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Jason Fry and Greg Prince
Faith and Fear in Flushing made its debut on Feb. 16, 2005, the brainchild of two longtime friends and lifelong Met fans.

Greg Prince discovered the Mets when he was 6, during the magical summer of 1969. He is a Long Island-based writer, editor and communications consultant. Contact him here.

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Omar's Alchemy's Short Shelf Life

I don't hold against Billy Wagner his sudden rediscovery of his inner Brave any more than I'd fume at Brian Schneider at this point for remembering what a Phillies fan he'd always been. This is what ballplayers who aren't Chris Coste do when they go to a new ballclub. They find a reason to have always wanted to be where they suddenly are. I'm sure Billy comes closer than most to meaning it when he says stuff like, “I remember Bob Horner hitting four home runs in a game.”

Billy wasn't quite 15 then and not actually on the Braves when Horner's four homers went to waste in an 11-8 loss to the Expos in 1986, so I don't know whether he hung Atlanta starter Zane Smith (4 IP, 8 ER) out to dry the way he did Oliver Perez when Ollie gave up a ton of runs against the Pirates in '08. Perhaps there's a school paper somewhere in Southwest Virginia with a damning quote along the lines of:

Zane Smith honestly has got to step up and know that we've just used every guy in the bullpen the night before. He can't come in and come out there and decide that he doesn't have it today, and so be it.

That's actually what Billy said on April 30, 2008 about Ollie after Ollie didn't have it. Kind of turned me against Wagner based on my concept of what a teammate should be. Not that Ollie wasn't particularly Ol-ful that day, but there's a difference between taking it up with your starter and taking it to the press.

Wagner would now and again spout off like that. Part of his roguish charm, I guess. There's a lot to sort through in the Billy Wagner Met legacy, some of it that was helpful to the greater cause, some of it that was less so, yet seeing him rematerialize as a free agent this winter brought to mind one particular image:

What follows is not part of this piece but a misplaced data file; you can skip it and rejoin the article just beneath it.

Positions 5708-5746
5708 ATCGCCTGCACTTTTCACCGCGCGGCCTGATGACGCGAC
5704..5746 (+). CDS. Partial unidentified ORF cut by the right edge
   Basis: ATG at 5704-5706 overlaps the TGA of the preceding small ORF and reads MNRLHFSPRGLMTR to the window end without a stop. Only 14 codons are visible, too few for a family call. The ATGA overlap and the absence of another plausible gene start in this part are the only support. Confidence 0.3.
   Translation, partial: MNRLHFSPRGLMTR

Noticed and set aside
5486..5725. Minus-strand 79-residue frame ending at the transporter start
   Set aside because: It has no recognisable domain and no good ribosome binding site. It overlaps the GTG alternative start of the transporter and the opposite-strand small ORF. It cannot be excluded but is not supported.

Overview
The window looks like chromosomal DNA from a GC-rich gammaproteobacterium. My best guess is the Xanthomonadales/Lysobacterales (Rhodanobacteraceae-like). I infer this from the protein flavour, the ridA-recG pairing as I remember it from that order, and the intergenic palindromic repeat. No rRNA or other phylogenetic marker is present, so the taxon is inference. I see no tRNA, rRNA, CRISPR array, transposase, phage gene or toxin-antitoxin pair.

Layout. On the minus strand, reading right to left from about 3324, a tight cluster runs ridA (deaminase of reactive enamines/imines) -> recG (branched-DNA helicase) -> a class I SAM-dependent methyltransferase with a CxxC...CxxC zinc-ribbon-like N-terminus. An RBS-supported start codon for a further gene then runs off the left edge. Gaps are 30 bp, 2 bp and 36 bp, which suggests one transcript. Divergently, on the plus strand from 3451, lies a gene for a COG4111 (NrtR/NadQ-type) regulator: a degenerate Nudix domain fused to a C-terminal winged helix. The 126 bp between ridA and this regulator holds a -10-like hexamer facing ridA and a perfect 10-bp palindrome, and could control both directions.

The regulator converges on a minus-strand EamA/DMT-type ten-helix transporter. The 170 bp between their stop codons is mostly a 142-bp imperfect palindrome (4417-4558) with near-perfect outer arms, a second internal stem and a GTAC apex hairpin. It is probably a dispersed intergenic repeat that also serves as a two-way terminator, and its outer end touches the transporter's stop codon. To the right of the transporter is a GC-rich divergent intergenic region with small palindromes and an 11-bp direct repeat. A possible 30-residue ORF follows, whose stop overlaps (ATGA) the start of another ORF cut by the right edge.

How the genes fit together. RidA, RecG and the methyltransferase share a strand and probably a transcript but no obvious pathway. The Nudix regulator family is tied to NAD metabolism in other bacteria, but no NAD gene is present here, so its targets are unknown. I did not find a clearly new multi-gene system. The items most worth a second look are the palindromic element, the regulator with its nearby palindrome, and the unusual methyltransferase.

When Billy Wagner first got here.

There was an eleven-day period covering late November and early December 2005 when most of our problems were solved. We traded for an established first baseman with power. We obtained a catcher with legitimate offensive credentials. And we signed one of the best closers in the game.

Delgado. Lo Duca. Wagner. It was fantastic. It has to represent the best eleven-day period any Met hot stove has ever cooked up. In three significant swoops, the Mets weren't so much made over as successfully built upon, which made it an all the more incredible feeling. We went from a pretty good team with five pillars from 2005 — Pedro, Floyd, Reyes, Wright and, despite a lousy introduction to New York, Beltran — to a potentially very good team with eight pillars. All it cost was a barrel of money; four minor leaguers who were never missed; Mike Jacobs; and one first-round draft choice (which the Phillies received as compensation for losing Wagner and turned into top pitching prospect Kyle Drabek, a kid there's no guarantee the Mets would have taken had they kept the pick).

I don't know if it was a plan, but it sure sounded like one. Better yet, it worked like one. Thanks in large part to contributions from that trio of acquisitions, the Mets raced off to their fastest start ever in 2006, 10-2 with a five-game lead on April 17. After twelve games, Delgado had five homers and 14 RBI; Lo Duca was batting .368; and Wagner notched four saves. Two other off-season finds, Xavier Nady and Duaner Sanchez, were sizzling as well. The Mets never looked back from that launch of launches and 2006 became, in the best sense of the phrase, 2006.